There’s more to religion than what’s in a church ©Tony Hammond

Despite what the title may suggest, this is not an atheist rant.

I am a Christian and I have been since I was a young teenager. I went to a Christian youth club, heard testimonies by the youth leaders and decided to dedicate my existence to a higher power.

But I freely admit that deciding to do that is really weird.

I think those with a faith struggle with criticism of what they believe in and I can understand why. I’ve had numerous times in my life where the mere mention of my faith is raised with ire and laughter. It’s upsetting to have someone instantly dismiss your views due to a religious choice.

The thing that has helped me deal with it is acceptance of how crazy what I believe in is. You need to have a certain sense of humility when you openly believe in an all-seeing man in the sky who created everything in the universe.

I think a lot of people who struggle with their faith and people’s reaction to it need to see the funny side. It doesn’t make me believe any less in my God, but I can freely admit it’s a bizarre concept. Taking things in this regard allows me to analyse my belief. Again, it’s a belief in something that, if you’ll pardon the pun, takes a considerable leap of faith.

It’s physically impossible to believe everything at face value and I believe that, when it comes to religion, no one should. Believing in everything at face value seems to me more like being in a cult than following a faith.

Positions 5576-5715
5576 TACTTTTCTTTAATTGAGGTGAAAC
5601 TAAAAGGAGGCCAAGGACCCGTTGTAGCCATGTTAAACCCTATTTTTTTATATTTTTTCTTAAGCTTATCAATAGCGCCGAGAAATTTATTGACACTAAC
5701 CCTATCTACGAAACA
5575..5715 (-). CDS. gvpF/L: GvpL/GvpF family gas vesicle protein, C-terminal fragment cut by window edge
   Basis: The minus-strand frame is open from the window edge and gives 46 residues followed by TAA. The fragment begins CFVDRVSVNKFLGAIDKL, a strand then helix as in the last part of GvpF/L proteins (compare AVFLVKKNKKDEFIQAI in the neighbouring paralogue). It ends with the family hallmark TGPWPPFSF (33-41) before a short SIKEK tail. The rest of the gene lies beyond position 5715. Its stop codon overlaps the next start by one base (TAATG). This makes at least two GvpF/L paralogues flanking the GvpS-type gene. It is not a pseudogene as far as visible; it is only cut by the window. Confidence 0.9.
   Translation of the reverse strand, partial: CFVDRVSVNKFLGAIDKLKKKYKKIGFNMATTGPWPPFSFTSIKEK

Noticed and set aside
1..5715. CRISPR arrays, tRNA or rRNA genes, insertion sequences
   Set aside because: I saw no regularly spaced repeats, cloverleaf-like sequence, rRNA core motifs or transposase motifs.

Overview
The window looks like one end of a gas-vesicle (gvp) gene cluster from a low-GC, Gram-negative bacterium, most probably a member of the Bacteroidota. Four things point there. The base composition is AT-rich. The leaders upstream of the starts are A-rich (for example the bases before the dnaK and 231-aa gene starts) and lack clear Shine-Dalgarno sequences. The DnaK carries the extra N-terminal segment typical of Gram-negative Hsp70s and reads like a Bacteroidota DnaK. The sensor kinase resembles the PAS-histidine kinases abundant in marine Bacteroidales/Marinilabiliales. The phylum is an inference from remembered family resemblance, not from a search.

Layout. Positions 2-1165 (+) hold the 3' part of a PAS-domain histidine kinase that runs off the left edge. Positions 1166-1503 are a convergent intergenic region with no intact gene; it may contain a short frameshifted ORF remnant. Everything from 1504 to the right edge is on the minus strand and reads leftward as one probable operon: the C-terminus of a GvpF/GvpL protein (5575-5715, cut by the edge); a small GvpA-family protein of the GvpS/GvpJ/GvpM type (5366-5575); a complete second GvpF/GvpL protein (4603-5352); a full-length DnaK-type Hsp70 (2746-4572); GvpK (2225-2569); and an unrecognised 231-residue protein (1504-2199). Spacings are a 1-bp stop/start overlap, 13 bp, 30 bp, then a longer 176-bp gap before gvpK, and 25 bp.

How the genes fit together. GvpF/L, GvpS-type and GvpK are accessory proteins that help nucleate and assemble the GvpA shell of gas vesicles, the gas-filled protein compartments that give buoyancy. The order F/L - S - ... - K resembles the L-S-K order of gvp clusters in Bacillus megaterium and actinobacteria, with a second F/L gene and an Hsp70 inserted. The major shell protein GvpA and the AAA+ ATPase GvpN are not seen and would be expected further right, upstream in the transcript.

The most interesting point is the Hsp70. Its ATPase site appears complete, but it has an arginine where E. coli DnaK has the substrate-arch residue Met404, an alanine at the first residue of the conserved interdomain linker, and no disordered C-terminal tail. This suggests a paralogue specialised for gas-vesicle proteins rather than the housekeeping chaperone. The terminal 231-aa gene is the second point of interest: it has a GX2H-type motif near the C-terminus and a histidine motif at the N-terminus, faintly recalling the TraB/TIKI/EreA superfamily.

Faith is the idea of believing in something that you have no evidence for. I have no evidence other than personal experience. I may feel like I’ve had a direct connection with God, but I have no way of proving that to anyone else. To some people it may even seem crazy to even entertain the idea that I could believe that, and that is OK.

We need to be able to discuss religious beliefs.

We need to be able to criticise, debate and ponder our existence. We can’t allow stubbornly held beliefs to disregard the new advances we as a species make in science and discovery. I welcome discussion of my religion.

If you want to tell me what I believe in is complete rubbish, that is totally your prerogative. When we have faith in something that is beyond our comprehension, that we have no proof of, it can seem terrifying. Humans need answers; we like to know exactly what is going on. That is why we endeavour through science to understand our world and religion is just another aspect of how we deal with a question we all want an answer for: why are we here?

I’m fine with my belief. It seems far-fetched to many, but I don’t mind because it feels far-fetched to me too. It’s okay not to understand sometimes and it’s okay to not have all the answers.

That’s just a part of life and I’ve decided my answer to those questions with a super being that decided the platypus was a good idea. It doesn’t have to make sense to everyone, as long as it makes sense to you.